We are now ready to create the multisig wallet. Under 'Wallet Contracts', select 'Add Wallet Contract'. Give it a name, select the primary account owner, and choose 'Multisignature Wallet Contract'. You will see something like this appear:

This is a joint account controlled by X owners. You can send up to X ether per day. Any transaction over that daily limit requires the confirmation of X owners.

Set whatever amount of owners (accounts) you are attaching to this multisig wallet, whatever you want for a daily withdrawal limit (that only requires one account to withdrawal that amount), and how many owners (accounts) are required to approve any withdrawal amount over the daily limit.

Now add the addresses of the accounts that you copied / pasted into your text editor earlier, confirm all your settings are correct, and click 'Create' at the bottom. You will then need to enter your password to send the transaction. In the 'Wallet Contracts' section it should show your new wallet, and say 'creating'.

When wallet creation is complete, you should see your contract address on the screen. Select the entire address, copy / paste it into a new text file in your text editor, and save the text file to your desktop as 'Ethereum-Wallet-Address.txt', or whatever you want to name it.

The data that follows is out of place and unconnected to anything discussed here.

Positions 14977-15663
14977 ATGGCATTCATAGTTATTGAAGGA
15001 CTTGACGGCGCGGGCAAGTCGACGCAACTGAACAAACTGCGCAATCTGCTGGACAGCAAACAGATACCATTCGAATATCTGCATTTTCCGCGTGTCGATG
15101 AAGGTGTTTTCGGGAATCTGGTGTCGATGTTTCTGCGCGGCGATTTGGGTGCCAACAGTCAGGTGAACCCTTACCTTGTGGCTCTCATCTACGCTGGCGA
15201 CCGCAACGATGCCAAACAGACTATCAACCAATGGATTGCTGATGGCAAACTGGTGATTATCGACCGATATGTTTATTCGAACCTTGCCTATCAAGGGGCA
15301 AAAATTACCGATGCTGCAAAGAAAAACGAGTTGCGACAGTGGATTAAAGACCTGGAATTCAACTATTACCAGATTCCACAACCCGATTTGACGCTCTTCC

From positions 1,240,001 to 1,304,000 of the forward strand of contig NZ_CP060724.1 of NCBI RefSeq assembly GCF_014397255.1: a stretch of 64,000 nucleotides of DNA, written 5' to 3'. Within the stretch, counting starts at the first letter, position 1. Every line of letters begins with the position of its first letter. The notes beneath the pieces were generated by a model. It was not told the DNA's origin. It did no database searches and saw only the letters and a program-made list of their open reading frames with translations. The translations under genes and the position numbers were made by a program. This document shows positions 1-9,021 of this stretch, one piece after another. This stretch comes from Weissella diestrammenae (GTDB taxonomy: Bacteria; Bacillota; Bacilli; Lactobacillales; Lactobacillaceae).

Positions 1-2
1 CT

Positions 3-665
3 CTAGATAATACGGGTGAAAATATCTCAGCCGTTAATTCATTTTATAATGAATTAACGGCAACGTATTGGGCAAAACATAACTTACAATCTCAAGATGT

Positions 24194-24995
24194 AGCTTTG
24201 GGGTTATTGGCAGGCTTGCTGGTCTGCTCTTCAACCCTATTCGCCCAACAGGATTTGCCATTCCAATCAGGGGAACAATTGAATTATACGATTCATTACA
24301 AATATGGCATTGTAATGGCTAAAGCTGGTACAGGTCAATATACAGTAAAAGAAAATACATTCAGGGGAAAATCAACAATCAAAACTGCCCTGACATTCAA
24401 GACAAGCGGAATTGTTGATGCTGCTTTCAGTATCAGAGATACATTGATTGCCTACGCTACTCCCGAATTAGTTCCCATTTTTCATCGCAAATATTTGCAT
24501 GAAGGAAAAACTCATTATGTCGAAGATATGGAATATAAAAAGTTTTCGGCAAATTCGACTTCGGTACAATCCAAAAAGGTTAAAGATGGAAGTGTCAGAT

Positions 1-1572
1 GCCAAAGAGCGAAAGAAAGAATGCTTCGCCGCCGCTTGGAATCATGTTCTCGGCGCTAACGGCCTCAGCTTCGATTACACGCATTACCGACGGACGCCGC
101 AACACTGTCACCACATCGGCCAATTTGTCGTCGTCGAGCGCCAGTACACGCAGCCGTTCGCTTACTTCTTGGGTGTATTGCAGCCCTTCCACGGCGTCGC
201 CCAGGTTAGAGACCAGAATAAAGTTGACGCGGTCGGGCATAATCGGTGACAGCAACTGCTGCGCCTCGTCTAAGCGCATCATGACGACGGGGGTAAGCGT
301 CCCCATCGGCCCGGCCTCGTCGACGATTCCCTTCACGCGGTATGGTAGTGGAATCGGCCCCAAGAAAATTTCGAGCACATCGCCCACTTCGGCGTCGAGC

Now all you need to do is backup the 'Ethereum-Wallet-Address.txt' file the same way you backed up your account files, and then you are ready to load your new multisig wallet with ETH using this address.

If you are restoring from backup, simply copy the files inside the 'Ethereum-keystore-backup' folder over into the 'keystore' folder mentioned in the first section. FYI, you may need to create the 'keystore' folder if it's a brand new install of Mist on a machine it was never installed on before (the first time you create an account is when this folder is created). As for restoring a multisig wallet, instead of choosing 'Multisignature Wallet Contract' like we did before when creating it, we merely choose 'Import Wallet' instead.